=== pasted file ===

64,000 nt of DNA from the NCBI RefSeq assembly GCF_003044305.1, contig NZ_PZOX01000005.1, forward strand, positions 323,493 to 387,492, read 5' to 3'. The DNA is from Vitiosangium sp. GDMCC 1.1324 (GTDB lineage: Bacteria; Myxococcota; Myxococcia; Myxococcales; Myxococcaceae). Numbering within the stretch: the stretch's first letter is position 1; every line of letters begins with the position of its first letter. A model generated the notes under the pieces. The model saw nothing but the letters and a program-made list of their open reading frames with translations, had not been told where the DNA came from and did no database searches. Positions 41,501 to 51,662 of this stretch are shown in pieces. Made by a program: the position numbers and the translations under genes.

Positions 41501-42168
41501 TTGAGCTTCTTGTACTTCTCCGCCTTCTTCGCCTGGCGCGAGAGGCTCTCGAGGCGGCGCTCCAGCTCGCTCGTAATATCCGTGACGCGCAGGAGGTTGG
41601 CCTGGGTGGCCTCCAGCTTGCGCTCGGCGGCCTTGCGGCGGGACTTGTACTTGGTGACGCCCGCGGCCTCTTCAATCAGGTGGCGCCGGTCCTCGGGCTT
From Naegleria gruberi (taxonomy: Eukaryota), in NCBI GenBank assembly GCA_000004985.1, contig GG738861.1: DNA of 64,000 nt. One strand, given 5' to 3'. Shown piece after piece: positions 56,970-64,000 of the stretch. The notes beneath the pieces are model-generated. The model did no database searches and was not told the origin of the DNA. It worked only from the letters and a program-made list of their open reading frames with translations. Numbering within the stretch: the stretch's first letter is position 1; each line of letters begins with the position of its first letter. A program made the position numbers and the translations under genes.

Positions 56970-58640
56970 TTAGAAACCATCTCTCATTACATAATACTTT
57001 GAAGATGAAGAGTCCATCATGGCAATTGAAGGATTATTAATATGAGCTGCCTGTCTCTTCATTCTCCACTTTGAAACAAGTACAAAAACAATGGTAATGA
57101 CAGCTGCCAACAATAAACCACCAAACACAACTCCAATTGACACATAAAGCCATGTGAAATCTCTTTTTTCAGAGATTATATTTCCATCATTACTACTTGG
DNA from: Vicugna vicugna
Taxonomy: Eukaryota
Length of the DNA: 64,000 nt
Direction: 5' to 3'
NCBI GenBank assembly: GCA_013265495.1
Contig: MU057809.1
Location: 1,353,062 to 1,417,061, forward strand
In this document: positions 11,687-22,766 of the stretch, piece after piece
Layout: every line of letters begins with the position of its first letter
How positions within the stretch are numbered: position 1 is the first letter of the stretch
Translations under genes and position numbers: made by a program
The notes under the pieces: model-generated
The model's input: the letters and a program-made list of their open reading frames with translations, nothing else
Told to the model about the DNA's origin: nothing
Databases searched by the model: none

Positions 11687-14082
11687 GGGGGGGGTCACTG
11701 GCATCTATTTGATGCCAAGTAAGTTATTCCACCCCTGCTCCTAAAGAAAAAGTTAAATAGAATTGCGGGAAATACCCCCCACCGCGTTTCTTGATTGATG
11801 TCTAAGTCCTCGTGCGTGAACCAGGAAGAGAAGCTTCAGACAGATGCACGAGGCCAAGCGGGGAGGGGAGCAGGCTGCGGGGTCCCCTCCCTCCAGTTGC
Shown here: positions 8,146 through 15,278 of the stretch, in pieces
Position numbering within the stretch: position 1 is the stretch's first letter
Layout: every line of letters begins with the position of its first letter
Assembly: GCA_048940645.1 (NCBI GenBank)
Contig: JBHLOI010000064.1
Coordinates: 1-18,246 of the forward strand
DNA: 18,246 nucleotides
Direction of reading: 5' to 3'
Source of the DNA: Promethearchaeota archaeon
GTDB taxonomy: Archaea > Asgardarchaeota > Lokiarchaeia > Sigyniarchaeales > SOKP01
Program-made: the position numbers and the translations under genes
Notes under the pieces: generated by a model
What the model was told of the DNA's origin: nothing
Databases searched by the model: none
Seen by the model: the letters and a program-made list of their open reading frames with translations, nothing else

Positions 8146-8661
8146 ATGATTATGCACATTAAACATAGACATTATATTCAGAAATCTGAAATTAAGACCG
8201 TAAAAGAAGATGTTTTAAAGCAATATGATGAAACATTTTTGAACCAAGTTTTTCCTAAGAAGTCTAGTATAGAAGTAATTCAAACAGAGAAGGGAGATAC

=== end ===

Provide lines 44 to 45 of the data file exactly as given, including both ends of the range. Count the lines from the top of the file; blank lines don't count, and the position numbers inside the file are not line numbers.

Positions 8146-8661
8146 ATGATTATGCACATTAAACATAGACATTATATTCAGAAATCTGAAATTAAGACCG